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The impact of feedback during formative testing on study behaviour and performance of (bio)medical students: a randomised controlled study

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      Abstract

      Background

      A potential concern of formative testing using web-based applications (“apps”) is provision of limited feedback. Adopting a randomised controlled trial in 463 first year (bio) medical students, we explored if providing immediate, detailed feedback during “app”-based formative testing can further improve study behaviour and study performance of (bio)medical students.

      Methods

      Students had access to a formative testing “app”, which involved 7 formative test modules throughout the 4-week course. In a randomised order, subjects received the “app” with ( n = 231, intervention) or without ( n = 232, control) detailed feedback during the formative test modules.

      Results

      No differences in app-use was found between groups ( P = 0.15), whereas the intervention group more frequently reviewed information compared to controls ( P = 0.007). Exam scores differed between non−/moderate−/intensive- users of the “app” ( P < 0.001). No differences in exam scores were found between intervention (6.6 ± 1.1) versus control (6.6 ± 1.1, P = 0.18). Time spent studying was significantly higher compared to previous courses in moderate- and intensive-users ( P = 0.006 and < 0.001, respectively), but not in non-users ( P = 0.55). Time spent studying did not differ between groups ( P > 0.05).

      Conclusions

      Providing detailed feedback did not further enhance the effect of a web-based application of formative testing on study behaviour or study performance in (bio)medical students, possibly because of a ceiling-effect.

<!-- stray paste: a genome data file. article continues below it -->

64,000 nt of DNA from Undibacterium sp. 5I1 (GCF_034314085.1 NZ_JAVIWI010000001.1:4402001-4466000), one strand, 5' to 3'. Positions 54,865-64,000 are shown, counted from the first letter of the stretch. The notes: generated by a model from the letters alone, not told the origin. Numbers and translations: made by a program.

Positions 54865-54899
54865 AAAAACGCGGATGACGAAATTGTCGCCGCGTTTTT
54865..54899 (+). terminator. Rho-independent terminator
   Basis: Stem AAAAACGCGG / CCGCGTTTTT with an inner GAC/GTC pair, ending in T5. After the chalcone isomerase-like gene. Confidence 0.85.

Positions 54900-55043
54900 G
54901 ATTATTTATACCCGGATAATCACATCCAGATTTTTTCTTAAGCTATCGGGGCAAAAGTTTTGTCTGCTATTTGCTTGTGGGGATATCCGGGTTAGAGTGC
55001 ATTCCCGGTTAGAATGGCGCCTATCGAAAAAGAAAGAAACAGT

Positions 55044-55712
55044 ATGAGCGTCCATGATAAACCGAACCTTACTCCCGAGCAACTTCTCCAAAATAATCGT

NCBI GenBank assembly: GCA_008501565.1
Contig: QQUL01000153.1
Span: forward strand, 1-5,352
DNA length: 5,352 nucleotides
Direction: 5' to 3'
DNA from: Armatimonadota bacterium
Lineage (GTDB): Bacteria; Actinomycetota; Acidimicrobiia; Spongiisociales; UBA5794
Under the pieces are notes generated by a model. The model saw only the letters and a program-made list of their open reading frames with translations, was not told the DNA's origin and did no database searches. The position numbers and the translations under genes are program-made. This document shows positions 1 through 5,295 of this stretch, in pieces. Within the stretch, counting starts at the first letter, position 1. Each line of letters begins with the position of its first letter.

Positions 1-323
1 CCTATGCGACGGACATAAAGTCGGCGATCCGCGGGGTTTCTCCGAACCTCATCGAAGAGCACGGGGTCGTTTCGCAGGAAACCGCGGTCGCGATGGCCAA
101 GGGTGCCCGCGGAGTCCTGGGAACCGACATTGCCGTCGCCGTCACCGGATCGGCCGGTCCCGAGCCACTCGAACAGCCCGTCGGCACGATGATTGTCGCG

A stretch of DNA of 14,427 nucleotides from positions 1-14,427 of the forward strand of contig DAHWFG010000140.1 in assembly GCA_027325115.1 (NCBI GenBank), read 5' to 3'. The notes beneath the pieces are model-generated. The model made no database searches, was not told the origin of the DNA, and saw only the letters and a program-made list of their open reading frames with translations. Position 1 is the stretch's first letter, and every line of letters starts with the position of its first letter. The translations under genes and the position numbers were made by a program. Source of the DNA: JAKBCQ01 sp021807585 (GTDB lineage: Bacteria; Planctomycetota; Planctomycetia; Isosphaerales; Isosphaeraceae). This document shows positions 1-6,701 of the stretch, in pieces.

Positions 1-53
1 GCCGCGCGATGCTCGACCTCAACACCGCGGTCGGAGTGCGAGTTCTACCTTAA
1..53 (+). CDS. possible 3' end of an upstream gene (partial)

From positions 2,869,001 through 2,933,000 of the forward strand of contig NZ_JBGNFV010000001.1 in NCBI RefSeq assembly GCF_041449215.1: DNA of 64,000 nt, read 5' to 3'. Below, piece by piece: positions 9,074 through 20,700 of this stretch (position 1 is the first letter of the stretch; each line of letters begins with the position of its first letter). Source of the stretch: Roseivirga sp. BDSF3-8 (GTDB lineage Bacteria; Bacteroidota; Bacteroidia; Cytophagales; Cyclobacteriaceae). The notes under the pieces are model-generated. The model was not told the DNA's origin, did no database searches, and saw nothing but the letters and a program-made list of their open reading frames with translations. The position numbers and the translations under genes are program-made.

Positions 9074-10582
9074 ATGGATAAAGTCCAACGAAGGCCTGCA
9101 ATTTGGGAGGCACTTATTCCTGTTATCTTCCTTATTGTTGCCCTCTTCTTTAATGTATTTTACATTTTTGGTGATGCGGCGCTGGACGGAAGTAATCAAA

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      Most cited references 26

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      Test-enhanced learning: taking memory tests improves long-term retention.

      Taking a memory test not only assesses what one knows, but also enhances later retention, a phenomenon known as the testing effect. We studied this effect with educationally relevant materials and investigated whether testing facilitates learning only because tests offer an opportunity to restudy material. In two experiments, students studied prose passages and took one or three immediate free-recall tests, without feedback, or restudied the material the same number of times as the students who received tests. Students then took a final retention test 5 min, 2 days, or 1 week later. When the final test was given after 5 min, repeated studying improved recall relative to repeated testing. However, on the delayed tests, prior testing produced substantially greater retention than studying, even though repeated studying increased students' confidence in their ability to remember the material. Testing is a powerful means of improving learning, not just assessing it.
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        Test-enhanced learning in medical education.